Not mentioned in the article is one important and often overlooked fact about inlining: Inlining happens automatically. This is just about forced inlining. Even without the "inline" keyword, Gcc will inline a function if it looks beneficial. I think current versions have a way to explicitly exclude a function from inlining.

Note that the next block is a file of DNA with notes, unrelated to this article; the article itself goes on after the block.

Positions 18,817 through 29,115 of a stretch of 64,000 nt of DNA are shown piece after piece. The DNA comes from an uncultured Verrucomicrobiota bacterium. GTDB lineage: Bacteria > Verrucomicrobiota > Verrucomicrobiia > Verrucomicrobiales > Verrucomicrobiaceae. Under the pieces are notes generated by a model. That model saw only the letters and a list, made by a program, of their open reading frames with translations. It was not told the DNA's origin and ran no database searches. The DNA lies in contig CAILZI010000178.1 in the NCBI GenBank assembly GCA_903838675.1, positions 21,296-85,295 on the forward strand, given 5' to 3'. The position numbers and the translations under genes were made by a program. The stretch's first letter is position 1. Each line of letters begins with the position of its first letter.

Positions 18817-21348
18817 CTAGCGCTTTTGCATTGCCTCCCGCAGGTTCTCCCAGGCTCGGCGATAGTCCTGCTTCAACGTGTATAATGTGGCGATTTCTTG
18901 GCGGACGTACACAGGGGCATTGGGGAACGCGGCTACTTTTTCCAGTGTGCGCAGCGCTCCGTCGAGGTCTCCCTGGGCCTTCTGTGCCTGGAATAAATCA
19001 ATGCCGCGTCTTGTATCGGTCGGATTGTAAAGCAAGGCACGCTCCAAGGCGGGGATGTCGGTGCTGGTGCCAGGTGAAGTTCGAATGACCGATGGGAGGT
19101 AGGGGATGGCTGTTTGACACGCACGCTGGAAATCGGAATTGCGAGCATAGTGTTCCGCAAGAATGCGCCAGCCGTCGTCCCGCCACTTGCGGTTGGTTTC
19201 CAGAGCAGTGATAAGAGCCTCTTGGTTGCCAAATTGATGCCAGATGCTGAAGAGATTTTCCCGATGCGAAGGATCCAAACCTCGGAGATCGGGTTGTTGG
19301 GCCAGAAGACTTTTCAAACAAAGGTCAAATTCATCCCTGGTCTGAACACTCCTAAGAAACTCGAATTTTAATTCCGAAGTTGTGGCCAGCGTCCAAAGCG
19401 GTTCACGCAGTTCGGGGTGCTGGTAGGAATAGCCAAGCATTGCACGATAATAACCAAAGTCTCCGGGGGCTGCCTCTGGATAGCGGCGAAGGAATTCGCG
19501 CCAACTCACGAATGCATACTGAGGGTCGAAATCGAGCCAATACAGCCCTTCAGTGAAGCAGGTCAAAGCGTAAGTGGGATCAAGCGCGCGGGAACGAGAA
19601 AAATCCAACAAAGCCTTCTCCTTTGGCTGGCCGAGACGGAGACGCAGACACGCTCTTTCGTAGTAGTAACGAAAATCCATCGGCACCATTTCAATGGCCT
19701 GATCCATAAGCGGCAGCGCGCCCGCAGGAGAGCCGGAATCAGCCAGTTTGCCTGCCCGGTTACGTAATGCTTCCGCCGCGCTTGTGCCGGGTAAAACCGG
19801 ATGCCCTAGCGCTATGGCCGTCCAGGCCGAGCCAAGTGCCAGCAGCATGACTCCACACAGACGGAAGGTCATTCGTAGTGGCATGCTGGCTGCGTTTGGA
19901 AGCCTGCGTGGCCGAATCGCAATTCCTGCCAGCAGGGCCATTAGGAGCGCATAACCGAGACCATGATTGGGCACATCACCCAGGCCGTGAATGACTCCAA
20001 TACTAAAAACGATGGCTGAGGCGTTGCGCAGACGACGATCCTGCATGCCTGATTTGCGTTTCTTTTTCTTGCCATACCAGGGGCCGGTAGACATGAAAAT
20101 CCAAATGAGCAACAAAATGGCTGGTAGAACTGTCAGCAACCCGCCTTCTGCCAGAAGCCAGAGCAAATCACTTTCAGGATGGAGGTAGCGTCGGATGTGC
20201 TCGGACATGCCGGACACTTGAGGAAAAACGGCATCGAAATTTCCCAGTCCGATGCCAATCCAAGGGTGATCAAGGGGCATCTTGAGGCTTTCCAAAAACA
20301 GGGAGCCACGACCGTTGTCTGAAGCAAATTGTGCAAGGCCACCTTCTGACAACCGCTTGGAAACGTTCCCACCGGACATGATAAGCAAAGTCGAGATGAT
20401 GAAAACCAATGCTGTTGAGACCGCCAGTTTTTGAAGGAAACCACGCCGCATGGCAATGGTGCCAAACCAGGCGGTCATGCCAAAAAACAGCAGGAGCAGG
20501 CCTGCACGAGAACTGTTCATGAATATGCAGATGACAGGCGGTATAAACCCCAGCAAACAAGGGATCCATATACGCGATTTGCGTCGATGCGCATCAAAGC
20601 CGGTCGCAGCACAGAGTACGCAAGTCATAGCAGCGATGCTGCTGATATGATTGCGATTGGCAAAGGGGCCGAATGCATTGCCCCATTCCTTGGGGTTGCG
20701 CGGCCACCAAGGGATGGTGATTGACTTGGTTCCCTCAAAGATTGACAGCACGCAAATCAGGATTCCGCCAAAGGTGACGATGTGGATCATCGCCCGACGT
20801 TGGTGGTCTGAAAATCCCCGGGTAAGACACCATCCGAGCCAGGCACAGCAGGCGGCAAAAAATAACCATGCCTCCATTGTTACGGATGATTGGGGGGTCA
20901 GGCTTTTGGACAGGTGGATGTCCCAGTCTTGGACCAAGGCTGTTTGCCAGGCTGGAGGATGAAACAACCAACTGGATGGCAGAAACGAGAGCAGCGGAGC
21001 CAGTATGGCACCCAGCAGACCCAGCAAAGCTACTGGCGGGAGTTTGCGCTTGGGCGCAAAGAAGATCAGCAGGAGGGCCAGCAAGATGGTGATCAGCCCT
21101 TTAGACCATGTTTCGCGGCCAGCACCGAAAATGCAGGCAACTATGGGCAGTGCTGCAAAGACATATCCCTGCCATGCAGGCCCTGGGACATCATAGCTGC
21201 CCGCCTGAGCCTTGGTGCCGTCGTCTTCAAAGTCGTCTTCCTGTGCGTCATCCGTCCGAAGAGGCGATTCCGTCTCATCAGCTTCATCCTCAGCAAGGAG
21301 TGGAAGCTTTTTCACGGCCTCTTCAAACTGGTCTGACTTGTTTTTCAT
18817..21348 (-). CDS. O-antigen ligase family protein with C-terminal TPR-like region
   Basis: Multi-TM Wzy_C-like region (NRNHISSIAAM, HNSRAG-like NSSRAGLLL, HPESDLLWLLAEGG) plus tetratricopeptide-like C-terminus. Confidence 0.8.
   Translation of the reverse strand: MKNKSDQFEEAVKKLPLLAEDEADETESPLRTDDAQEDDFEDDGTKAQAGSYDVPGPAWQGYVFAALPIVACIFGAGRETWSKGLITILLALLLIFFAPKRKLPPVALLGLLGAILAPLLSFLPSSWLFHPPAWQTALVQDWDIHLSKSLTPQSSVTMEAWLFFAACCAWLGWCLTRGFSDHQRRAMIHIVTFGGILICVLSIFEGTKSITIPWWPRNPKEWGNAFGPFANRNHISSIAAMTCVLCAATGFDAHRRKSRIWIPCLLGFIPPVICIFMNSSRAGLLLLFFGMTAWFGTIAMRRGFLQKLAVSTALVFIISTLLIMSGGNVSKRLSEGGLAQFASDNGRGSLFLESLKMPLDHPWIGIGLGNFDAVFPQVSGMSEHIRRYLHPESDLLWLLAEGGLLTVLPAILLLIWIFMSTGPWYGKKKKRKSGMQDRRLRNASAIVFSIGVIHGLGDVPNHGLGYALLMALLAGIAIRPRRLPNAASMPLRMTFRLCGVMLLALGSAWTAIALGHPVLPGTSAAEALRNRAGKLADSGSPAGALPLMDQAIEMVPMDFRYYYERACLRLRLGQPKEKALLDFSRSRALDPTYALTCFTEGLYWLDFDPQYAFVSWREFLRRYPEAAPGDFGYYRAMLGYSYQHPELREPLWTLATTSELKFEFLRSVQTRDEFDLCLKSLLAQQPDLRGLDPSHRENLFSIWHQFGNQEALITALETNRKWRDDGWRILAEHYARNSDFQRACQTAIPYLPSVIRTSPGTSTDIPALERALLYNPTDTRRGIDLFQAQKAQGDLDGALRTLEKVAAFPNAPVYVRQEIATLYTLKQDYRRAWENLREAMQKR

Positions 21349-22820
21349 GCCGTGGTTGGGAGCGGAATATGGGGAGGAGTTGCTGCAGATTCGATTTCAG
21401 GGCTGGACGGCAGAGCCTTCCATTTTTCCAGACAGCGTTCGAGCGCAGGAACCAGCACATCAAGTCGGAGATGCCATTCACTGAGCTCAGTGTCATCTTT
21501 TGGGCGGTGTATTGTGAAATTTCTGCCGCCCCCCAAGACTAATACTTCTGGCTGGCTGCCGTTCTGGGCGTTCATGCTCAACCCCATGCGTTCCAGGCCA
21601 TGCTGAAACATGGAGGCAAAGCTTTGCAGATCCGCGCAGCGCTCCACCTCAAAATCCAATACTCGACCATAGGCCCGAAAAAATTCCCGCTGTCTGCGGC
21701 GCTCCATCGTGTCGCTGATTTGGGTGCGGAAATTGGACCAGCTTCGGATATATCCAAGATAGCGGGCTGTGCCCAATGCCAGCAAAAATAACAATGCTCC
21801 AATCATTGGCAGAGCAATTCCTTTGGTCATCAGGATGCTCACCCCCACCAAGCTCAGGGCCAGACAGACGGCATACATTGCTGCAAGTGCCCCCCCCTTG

So one really should use "inline" only where one has reason to believe he's smarter than Gcc, and forced inlining should always be respected.
One other reason to use "inline" is where you use that warning option that warns you about unused functions. If you put a function in a header file, since not every file that includes the header file will use that function, you get that warning if you don't declare "inline".
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